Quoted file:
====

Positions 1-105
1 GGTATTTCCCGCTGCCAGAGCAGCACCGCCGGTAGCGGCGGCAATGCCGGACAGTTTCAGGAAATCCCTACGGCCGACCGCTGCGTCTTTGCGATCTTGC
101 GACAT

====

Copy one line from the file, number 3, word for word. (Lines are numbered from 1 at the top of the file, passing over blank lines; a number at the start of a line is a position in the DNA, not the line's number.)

101 GACAT